Keychron K12 Hot-Swap Aluminum Mechanical Keyboard

Keychron K12 Hot-Swap Aluminum Mechanical Keyboard

Look away if you don’t want to see another keyboard review because here comes another. Today we’re going to take a look at the Keychron K12 hot-swap mechanical keyboard.

I have been a fan of Keychron ever since their original K1 launched on Kickstarter and have since bought several of their keyboards since. The K12 is one of my latest but no the last one I have purchased from them.

First lets touch on what makes a typical Keychron keyboard. They launched on the premise of offering a quality hardware and Bluetooth connected keyboard for a reasonable price. And to this day they live up to this with pretty much every keyboard they sell. They even recently launched a mouse that lives up to their quality and value standards that I reviewed here previously.

The Keychron K12 is a standard layout 60% keyboard meaning it has 61 keys in a layout that is compatible with most keycaps made for that layout on the market. This is especially nice if you are a tinkerer and would like to make they keyboard really your own. Of course with a 60% layout you do lose some immediate functionality. There are no arrow buttons for instance but another layer gives access with the “Fn” key. This is true for many other functions that you would find on a larger keyboard but may not use on a regular basis.

A beauty shot of the ZealPC Turquoise Tealio switches from ZealPC’s website

The K12 comes with OEM profile keycaps that are shine through and while they are pretty good quality I am not a fan of the OEM profile. While very similar to the shallower Cherry profile they’re just deep enough to through off my typing. I do like the Keychron colourway. And if you don’t Keychron does sell other keycaps compatible with the K12 on their website or you can go pretty well anywhere on the internet and find a set that you like. Which I did. I bought several keycap sets to see what I liked and I landed on this fantastic set on Amazon by AHHC in a MDA profile. They are really good quality and if you are Japanese they have a legend for you there as well. I just think it looks cool.

Under the keycaps I removed the Gateron brown switches that came with ZealPC Turquoise Tealio linear switches that bottom out a 63.5g. They are expensive but they are so smooth and the sound they make is worth the price of entry. I have always preferred tactile but non clicky switches like Gateron and Cherry browns but I am now exploring more linear switches as I am enjoying them a lot.

Sorry for the potato picture but that is my custom K12.

And that’s the beauty of a keyboard that has hot-swappable switches. You can use a great platform like Keychron K12 and really make it your own while retaining the USB and Bluetooth connectivity and compatibility with Mac and PC.

We should talk about that platform quick. Keychron has established their setup now giving a USB connection that can be switched between that and Bluetooth with a decent sized battery (4000mAh) on board. They also ship with keycaps that can switch between Mac and PC which is nice. Now they call this case aluminum but it’s really their regular case encased along the top in aluminum. I really don’t mind this though as it adds even more rigidity and weight to an already great quality case. On the bottom it also offers rubber feet near your wrists and towards the back two levels of risers. Much appreciated as custom keyboard platforms don’t offer those risers.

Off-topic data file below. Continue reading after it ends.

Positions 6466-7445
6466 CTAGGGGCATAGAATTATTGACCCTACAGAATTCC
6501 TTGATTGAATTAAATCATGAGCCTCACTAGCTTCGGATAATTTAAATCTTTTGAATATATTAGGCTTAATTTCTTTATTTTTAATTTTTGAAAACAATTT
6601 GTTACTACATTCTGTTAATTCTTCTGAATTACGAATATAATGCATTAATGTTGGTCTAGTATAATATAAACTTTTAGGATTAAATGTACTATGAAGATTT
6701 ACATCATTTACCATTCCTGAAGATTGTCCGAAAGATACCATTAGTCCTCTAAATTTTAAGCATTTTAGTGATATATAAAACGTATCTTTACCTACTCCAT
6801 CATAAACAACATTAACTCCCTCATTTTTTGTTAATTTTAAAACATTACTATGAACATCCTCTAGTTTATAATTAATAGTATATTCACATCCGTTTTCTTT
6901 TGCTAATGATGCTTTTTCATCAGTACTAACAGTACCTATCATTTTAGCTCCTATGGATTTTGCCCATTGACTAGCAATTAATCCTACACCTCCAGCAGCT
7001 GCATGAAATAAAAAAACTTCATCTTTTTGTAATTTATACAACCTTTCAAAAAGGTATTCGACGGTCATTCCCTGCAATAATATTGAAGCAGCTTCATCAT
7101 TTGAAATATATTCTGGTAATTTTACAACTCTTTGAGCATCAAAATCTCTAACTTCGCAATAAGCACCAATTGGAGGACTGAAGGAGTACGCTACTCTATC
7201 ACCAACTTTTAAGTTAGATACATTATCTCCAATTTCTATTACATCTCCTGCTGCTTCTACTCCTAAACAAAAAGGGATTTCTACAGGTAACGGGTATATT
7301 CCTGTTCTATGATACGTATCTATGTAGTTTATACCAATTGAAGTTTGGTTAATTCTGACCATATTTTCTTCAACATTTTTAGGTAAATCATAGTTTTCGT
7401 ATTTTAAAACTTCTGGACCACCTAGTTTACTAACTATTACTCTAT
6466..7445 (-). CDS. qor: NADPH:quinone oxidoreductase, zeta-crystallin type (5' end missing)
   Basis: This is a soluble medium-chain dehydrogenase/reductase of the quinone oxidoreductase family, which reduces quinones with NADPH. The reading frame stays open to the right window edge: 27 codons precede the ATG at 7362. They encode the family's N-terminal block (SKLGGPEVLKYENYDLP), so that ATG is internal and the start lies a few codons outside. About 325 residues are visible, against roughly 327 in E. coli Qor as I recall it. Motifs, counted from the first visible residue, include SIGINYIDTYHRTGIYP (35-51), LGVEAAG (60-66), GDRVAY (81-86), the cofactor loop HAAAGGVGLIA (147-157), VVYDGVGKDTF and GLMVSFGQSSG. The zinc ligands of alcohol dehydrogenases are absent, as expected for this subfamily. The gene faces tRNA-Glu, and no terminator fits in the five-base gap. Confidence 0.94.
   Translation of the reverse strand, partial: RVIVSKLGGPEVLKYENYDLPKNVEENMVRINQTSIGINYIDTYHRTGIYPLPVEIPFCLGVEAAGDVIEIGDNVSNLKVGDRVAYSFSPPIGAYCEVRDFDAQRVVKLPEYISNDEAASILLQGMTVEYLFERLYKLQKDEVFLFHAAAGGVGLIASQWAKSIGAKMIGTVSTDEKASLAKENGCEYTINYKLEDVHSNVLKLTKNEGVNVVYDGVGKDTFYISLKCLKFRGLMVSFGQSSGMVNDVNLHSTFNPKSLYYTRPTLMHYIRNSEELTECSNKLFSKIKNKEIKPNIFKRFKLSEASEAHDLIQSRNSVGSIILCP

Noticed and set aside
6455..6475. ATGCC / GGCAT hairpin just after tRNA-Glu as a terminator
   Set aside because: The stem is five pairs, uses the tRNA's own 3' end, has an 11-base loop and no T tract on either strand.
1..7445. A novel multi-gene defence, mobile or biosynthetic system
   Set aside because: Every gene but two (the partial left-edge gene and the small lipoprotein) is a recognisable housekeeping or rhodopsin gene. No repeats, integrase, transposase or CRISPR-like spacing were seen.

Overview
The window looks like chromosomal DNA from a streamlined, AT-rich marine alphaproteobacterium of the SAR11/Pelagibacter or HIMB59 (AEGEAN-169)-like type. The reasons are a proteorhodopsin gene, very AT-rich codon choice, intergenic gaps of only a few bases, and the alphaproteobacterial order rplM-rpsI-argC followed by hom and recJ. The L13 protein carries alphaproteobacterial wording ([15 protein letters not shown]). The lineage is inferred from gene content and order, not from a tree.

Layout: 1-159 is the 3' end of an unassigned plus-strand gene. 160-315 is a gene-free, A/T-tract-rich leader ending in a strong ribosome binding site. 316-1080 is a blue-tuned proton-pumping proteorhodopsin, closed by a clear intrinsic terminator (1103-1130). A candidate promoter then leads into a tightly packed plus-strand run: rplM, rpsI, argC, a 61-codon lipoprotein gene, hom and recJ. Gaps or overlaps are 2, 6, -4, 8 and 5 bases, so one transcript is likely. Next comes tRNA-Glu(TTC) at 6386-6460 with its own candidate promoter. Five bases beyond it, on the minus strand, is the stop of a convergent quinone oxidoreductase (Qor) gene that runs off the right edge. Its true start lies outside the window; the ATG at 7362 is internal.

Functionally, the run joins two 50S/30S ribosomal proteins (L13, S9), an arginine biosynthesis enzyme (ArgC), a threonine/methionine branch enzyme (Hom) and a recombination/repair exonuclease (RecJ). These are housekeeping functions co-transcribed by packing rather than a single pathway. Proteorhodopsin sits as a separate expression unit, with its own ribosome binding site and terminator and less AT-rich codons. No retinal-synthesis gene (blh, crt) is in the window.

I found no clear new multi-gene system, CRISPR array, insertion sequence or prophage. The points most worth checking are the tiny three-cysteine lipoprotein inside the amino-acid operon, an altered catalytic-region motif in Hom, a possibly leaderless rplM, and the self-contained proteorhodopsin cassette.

Now I did type with the K12 with the original keycaps and switches installed and it typed as I would expect. It had a great tactile response that I’ve come to love from Gateron brown switches and while I am not a big fan of OEM profile keycaps it was still great to type on. I switched the keycaps and switches out for fun and I think the K12 is even better now.

The backlighting on the keyboard is controlled by key combos on the keyboard. There are several RGB colours and effects you can choose from to make your experience your own. I would say after playing with the HyperX Alloy Origins 60 I would love to have some software to individually address those LEDs to exactly what I would like but for the price I can let that go since they also sell very custom keyboards that can do just that. I will say the LEDs could be a little brighter but again not a big deal for the price.

I would love to see Keychron take their K7 low profile keyboard and put regular profile keycaps in it. That is a dream of mine at least since I would like to have a low profile case with regular profile keys.

Anyway, I can recommend this keyboard. It’s a great platform and can get you to where you want to go even if it doesn’t come stock with what you’d like. That said I think many would be happy with the standard keyboard. I’ve just been having fun tinkering.

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